“I need you to help me,” said one participant, tears streaming down her face. She described to her fellow National Civil Police graduates how she applies the same anger and aggression to her family that she uses with thieves on the streets. “I am the same with my children. I don’t want to do this anymore.”
This woman is one of 90 police officers (23 women, 67 men) who took a Basic Alternative to Violence Project (AVP) workshop since January 2017 in Guatemala City. AVP Guatemala partnered with the National Civil Police Chaplain to work with recent police graduates after 14 officers committed suicide in 2016. By the end of July, all 90 of the same group will complete an Advanced workshop.
The National Civil Police force is infamous for being corrupt, violent, abusive, and arrogant. “When we see a police officer, we immediately think that they don’t have values or principles, that they believe they have power over people and can do whatever they want,” said AVP Guatemala National Coordinator Lorena Escobar.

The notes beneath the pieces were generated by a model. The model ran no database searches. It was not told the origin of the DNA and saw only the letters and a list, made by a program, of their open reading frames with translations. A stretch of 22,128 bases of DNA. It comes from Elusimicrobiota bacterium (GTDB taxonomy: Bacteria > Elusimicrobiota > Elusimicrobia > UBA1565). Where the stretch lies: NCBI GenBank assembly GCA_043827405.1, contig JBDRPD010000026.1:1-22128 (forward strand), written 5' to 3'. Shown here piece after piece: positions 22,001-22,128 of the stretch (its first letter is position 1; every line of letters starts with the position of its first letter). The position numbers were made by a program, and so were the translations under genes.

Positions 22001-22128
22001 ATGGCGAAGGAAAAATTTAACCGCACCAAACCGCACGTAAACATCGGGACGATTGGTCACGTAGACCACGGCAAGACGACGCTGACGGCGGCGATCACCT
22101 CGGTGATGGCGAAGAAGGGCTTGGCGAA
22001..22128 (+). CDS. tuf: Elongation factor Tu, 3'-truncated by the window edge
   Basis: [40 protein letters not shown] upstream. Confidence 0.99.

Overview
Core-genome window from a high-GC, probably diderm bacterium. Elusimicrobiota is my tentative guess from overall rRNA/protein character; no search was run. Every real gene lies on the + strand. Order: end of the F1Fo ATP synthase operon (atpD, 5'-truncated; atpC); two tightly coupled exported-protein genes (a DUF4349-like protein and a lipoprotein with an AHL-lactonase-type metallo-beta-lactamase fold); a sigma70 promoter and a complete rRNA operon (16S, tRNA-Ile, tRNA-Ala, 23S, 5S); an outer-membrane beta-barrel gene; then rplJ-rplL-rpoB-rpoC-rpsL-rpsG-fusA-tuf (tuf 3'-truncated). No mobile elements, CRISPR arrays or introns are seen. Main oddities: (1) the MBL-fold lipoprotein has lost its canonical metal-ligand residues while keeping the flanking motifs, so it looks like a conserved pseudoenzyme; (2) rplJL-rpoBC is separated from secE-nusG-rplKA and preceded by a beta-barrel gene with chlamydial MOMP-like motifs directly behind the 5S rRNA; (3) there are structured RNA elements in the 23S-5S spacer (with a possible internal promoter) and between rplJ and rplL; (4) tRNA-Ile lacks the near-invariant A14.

After the first day of the first workshop, it became very clear to Escobar that each participant was living with ongoing trauma and didn’t receive proper training or support from the government.
“There is a lot of violence thrown at them daily. Many times they arrive at a crime scene and don’t know if they will leave alive,” Escobar explained. “Sometimes they find a woman cut into pieces. They don’t even see (others) as human anymore. They have to desensitize themselves, but the trauma never stops because they live something new every day.”
The typical National Civil Police Officer is underpaid and lacks updated weapons, technology, and crucial training to give them the skills to face widespread violence. The National Civil Police is hugely understaffed, especially in Guatemala City’s growing metropolis with an estimated 100 deaths per week caused primarily by gang violence, drug trafficking, and violent crimes.